Oh no! Your trusty diving tank has failed hydrostatic or visual testing. What do you do now? Do you toss it? Why not think creatively and reuse your old diving tank to make something new and unique, or earn some extra money? Read on for a few ideas.
Turn old diving tanks into cash
Even if your tank isn’t usable for diving, you may be able to remove and sell the valves, or sell the entire tank for scrap metal. When in doubt, bring it to a local dive shop, where the staff may know how to reuse it.
Turn old diving tanks into bookends
Whether you collect books about diving or are just an all-around bookworm, old diving tanks make great bookends.
Use old diving tanks as a base for a one-of-a-kind lamp
Just flip the switch to bring back old diving memories. For other styles of tank lamps, visit Etsy!
Display flowers in a diving tank vase
Upcycled diving tanks make great vases. You can either buff your old tank to a high shine, or leave it rough for an industrial-chic touch.
Show the world your old diving tank
Your neighbors will know how much you love to dive when you turn your old tank into a fun mailbox, complete with a diver-down flag.
If you’ve always wanted to try diving but haven’t yet had the chance, or if you’ve gone underwater a few times and are craving more, try a class at SPE Dive School. We’ve been teaching people the art and science of diving in the DC metro area since 1972. Join us for your next adventure!
If you’ve taken a few classes at SPE Dive School, chances are you’ve learned to love scuba diving. Perhaps you love it so much you’re thinking of purchasing your own wetsuit! Your wetsuit is your first line of defense against the elements, so it pays to know a few facts before purchasing your first wetsuit.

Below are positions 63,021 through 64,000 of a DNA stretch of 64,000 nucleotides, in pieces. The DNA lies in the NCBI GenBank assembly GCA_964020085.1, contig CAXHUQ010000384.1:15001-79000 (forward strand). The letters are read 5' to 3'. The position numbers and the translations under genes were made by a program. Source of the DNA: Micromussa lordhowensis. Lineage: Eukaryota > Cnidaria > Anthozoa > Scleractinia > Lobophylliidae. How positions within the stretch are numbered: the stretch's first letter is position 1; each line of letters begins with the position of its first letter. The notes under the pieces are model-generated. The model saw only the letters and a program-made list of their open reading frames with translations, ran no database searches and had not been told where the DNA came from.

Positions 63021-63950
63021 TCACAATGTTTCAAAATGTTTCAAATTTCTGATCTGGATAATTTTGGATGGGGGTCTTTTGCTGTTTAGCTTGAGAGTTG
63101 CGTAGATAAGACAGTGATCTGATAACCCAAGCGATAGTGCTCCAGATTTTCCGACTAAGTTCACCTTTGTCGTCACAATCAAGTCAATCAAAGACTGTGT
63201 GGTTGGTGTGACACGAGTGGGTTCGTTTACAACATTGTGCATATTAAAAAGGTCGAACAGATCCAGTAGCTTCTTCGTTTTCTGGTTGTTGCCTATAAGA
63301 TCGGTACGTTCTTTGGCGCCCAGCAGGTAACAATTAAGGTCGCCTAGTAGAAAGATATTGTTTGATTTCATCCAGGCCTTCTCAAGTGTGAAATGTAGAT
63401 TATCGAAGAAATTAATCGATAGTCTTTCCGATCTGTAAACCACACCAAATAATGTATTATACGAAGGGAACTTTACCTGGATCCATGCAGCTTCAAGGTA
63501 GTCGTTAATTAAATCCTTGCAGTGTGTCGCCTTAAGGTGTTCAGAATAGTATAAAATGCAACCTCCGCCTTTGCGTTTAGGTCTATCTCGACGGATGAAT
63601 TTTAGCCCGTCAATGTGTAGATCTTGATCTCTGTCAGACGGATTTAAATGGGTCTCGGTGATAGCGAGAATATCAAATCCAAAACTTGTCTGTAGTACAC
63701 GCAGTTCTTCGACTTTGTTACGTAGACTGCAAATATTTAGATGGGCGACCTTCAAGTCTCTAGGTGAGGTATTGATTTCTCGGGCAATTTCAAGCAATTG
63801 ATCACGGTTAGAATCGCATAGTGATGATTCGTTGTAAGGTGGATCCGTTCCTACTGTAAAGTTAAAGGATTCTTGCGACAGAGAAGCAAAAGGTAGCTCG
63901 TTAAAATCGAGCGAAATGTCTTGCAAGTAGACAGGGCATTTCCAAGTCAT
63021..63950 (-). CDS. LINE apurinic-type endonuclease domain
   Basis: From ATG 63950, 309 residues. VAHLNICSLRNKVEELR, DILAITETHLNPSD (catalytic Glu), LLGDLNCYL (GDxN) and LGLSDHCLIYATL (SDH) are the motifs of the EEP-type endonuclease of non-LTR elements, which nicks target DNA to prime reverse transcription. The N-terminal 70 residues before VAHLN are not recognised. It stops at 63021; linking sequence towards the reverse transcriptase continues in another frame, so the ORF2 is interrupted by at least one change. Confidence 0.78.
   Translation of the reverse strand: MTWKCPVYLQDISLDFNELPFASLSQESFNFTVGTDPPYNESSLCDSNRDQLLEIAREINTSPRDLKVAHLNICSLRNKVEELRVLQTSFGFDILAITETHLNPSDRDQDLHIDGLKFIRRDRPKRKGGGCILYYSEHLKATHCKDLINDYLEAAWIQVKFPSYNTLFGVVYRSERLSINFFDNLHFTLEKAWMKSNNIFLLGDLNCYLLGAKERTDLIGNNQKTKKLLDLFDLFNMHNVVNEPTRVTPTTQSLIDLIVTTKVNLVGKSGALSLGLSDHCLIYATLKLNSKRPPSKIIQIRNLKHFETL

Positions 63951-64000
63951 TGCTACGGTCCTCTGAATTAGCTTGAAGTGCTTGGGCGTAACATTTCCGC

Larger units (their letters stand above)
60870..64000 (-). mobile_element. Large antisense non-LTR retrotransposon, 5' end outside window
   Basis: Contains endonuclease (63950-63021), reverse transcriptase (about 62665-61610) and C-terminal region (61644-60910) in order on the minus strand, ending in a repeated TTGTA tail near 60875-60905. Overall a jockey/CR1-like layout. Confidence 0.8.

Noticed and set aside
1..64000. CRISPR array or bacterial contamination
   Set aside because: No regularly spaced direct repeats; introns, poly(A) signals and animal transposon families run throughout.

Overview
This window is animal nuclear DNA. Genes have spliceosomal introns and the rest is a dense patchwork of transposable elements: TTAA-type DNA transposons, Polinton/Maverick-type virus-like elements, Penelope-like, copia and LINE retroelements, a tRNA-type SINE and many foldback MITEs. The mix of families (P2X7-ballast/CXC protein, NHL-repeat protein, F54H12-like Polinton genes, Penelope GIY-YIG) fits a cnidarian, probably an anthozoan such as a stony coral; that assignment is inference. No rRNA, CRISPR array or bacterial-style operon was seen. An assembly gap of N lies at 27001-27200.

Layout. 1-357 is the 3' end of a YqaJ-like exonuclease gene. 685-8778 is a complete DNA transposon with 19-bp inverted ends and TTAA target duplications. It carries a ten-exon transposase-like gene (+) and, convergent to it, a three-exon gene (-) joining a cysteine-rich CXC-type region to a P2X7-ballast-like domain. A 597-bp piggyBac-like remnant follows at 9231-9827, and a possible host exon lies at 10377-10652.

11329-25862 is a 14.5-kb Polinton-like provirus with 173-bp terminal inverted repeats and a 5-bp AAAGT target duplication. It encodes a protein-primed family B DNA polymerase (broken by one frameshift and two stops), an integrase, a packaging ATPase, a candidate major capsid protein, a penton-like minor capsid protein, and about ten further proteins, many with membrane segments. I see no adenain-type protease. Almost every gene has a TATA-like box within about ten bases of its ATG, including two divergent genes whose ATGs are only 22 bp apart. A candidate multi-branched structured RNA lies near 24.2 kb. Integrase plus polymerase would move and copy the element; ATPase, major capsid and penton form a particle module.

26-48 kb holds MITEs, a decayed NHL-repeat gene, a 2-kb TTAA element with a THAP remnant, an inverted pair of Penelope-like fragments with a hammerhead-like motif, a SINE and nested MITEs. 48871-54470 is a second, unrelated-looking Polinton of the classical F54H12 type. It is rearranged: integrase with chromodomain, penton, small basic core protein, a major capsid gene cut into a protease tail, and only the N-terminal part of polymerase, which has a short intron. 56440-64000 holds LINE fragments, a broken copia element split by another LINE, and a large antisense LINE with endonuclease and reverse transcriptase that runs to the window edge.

Make sure your wetsuit is the right fit
Your wetsuit should fit tightly, but not so tightly that it’s hard to put on or restricts circulation. Make sure you’re able to bend at the waist and touch your toes with the zipper fully engaged. This movement shouldn’t cause any constriction at the neck. If it does, your suit is too tight.
When buying a wetsuit, choose the stitch for you
Many “bargain” wetsuits use a type of stitching called overlock stitching, which can be uncomfortable against the skin and can sometimes let water seep through. The blind stitch is the best-quality construction, but can be expensive. If you’re on a budget, try something in between these two extremes. For example, flatlock stitching is quite comfortable and is reasonably good at keeping out water, especially when the suit’s seams are taped.
If you’re planning on diving primarily in warm waters, a “shorty” wetsuit (one where the arms and legs end at the elbows and knees) may work for you. If you’re diving in colder climates or are particularly cold-sensitive, a longer and/or thicker suit will be better for you.
Want to learn more about diving? Try a class at SPE Dive School. We’ve been teaching people the art of diving in the DC metro area since 1972. Join us for the adventure of a lifetime!